Yes, I suppose in some ways, it is nice to be self employed and getting to work from home quite a bit. I don't have to answer to sociopathic line managers or kitten photo obsessed colleagues. I don't have to commute to an office on the tube with my nose in a strangers armpit. I don't have to put a label on my soya milk in the communal fridge so Martha* from accounts will get the message and BUY HER OWN EFFING JEFFING MIL
*Any similarities to and persons, dead or alive, are purely coincidental. There is no Martha from accounts. In fact, I don't think I know any Martha-s...anyway
This blog spurs from the fact that, having recently made the decision to Turn-Pro about my voice over career, I've been chatting a lot more freely about what I do when in public social situations; parties, meetings, shouting it from the roof tops... Which has meant getting a lot of different reactions from people about what I've chosen as my career. Initially it's always "Working from home must be nice" and "Being self employed and your own boss must be good" and "How can I get into that?" The latter is a topic for a whole separate blog... so for now, let's settle on the working from home and self-employed parts.
Yes, it is good in so many ways. You are in control of your career. Holidays are very flexible. No temptation from Pret for lunch. (Ok, Greggs...#steakbake)
But, it is a lot to take on. Ultimately, you are not just the voice artist or what ever it is you do. You are your own agent, marketing manager, sales manager, social media manager, brand manager, designer, customer service, HR, accounts, tech support, finance, post-production assistant, boss, director, legal dept., investment broker, motivational support, WOMAN. Sorry... That last one could be man of course. So anyway, that's a lot of hats.
Here's what my day looks like;
Morning begins with breakfast and a bit of the telly news, must keep abreast of current affairs and that.
Shower (with in-shower gentle vocal warm ups, housemates love a bit of siren-ing in the morning)
Then I start with allocated marketing time; Twitter, Linked In, Google Plus, Sound Cloud, Facebook, Buffer App, Twitter Feed, etc... to start with, then seeing what's out there blog wise to comment on or share with other VOs.
A bit of auditioning for jobs next if anything has popped up.
On to the accounts, so adding money from jobs completed to spreadsheets/log books, writing invoices, chasing invoices and what not.
Next it'll be updating on line profiles with new credits or exciting new clients. A bit more of the social media malarky. Maybe write a blog ( #selfreferential; totes post-modern, innit)
Perhaps I'll do some practising of new voices or sight reading after this.
I try and do an hour of approaching new potential clients each day. Whether that is media companies, audio companies, post-production houses, radio stations...yadda yadda yadda but this is often sacrificed if I have recording to do. Luckily this sacrifice is happening more and more which means the marketing is working, but in order to keep momentum up the mail outs need to be done at other times eg: on 'lunch', or when watching Corrie*.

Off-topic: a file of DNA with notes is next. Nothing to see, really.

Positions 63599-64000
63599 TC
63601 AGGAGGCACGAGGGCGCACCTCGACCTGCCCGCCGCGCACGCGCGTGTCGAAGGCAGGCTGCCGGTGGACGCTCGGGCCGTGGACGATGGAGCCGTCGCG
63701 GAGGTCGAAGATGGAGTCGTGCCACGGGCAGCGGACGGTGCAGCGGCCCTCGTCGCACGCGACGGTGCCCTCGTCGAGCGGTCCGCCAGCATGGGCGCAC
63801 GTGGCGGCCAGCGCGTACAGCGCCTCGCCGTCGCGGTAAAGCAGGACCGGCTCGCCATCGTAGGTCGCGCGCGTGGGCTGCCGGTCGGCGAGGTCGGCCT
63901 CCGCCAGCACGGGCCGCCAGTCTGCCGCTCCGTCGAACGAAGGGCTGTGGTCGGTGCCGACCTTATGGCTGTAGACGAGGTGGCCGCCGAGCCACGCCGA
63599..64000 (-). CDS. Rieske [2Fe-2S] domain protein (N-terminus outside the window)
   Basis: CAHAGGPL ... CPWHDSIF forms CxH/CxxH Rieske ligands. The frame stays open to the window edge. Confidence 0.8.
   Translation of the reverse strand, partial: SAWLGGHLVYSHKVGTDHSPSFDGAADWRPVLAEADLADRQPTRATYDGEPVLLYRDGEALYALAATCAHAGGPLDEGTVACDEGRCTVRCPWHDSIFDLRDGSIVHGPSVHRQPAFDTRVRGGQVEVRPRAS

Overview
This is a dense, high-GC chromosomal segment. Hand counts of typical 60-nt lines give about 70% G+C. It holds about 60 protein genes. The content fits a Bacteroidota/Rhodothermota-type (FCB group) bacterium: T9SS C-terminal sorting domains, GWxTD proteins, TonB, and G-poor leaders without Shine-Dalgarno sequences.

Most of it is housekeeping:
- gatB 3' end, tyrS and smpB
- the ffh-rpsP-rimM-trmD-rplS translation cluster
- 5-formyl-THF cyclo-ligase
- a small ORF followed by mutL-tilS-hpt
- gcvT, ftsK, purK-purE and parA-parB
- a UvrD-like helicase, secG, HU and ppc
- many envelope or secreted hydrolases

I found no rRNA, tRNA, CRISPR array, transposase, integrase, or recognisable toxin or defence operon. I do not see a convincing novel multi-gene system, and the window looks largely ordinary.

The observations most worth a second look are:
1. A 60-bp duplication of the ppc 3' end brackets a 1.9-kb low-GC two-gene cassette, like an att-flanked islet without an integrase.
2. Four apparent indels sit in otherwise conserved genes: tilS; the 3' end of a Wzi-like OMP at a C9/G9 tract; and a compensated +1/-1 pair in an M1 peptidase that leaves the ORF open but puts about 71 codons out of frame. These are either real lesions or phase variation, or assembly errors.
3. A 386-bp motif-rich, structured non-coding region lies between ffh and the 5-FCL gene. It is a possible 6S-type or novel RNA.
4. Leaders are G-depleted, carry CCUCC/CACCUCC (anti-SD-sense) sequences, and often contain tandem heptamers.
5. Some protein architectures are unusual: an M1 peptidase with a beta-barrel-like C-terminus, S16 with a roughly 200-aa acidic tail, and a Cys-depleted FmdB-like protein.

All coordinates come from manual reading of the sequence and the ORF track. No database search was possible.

*British soap opera set 'oop north' where a surprising amount of scandal occurs, for such a tiny street.
Record voice jobs for clients.
And all of the above is done WITHOUT SEEING ONE PERSON AT A WATER COOLER FOR A BIT OF GOSSIP. Which is a crying shame. Still, we have Facebook, which is as good for public breakdowns and soggy displays of affection as any office, am I right?!!! (*looks around for high 5, remembers she works from home, high 5's herself, delicately).
Here's the thing. I talk to myself. And not just in a padded room into a microphone for recording purposes which is the job. As me. I talk to myself, as myself and as my boss. And Martha from accounts. And Susan from marketing. And the new girl on reception who no one talks to yet because she had the audacity to wear jeans when it's not casual Friday. I admitted this to a mate recently, saying that I ask myself for time off and give myself praise when I done good and reprimand myself when I've been dawdling at the "watercooler" (Facebook) for too long. And they looked at me like I'd just had the last of their milk from the communal fridge. (#callback) But why not?! It makes me smile. And actually makes me work harder. Because, let's face it, no boss is as hard to please as yourself, are they?
Below is a list of a few pros and cons of being self employed/working from home. Incase any of you were thinking of giving up your PAYE status...
Working in PJS
Less access to pastry products
Your own fridge
No irritating colleagues
No ball breaking boss
Learning of many, many additional skills
No health and safety rules
Being your own boss
No excuse to buy a suit in Zara
Less access to pastry products
Lack of guidance or advice
Pretty sad looking 'Xmas' do
Constantly chasing payments
No guarantee of income - risky
No paid holiday or pension or benefits
No stationery to nick
Yeah. No stationery cupboard. Gutted. Still, I can pass off loitering in the highlighter section of WS Smiths as research or whatever.
I guess, when it comes down to it, at the end of the day, when all is said and done, when the chips are down, when your cards are on the table, it's about doing what suits you. I'm self employed/work from home because I am a voice artist. That's what I do. And that's what is required.
Tune in next week for a list of do's and don't's-es for a successful 'Working from Home' life. From my own personal point of view.
That's all, gotta dash. Apparently Susan* from marketing got really drunk at the staff do last night and now she has a tattoo of one of those waving chinese cats on her thigh. DRAMA
*Nicola: "Nicola! Stop making up colleagues and get back to work, Jeremy Kyle will not further your career"
Nicola: "Sorry boss, back on it now boss. Ooh, look, tap dancing kittens..."
Nicola: "CLOSE THE TAB!"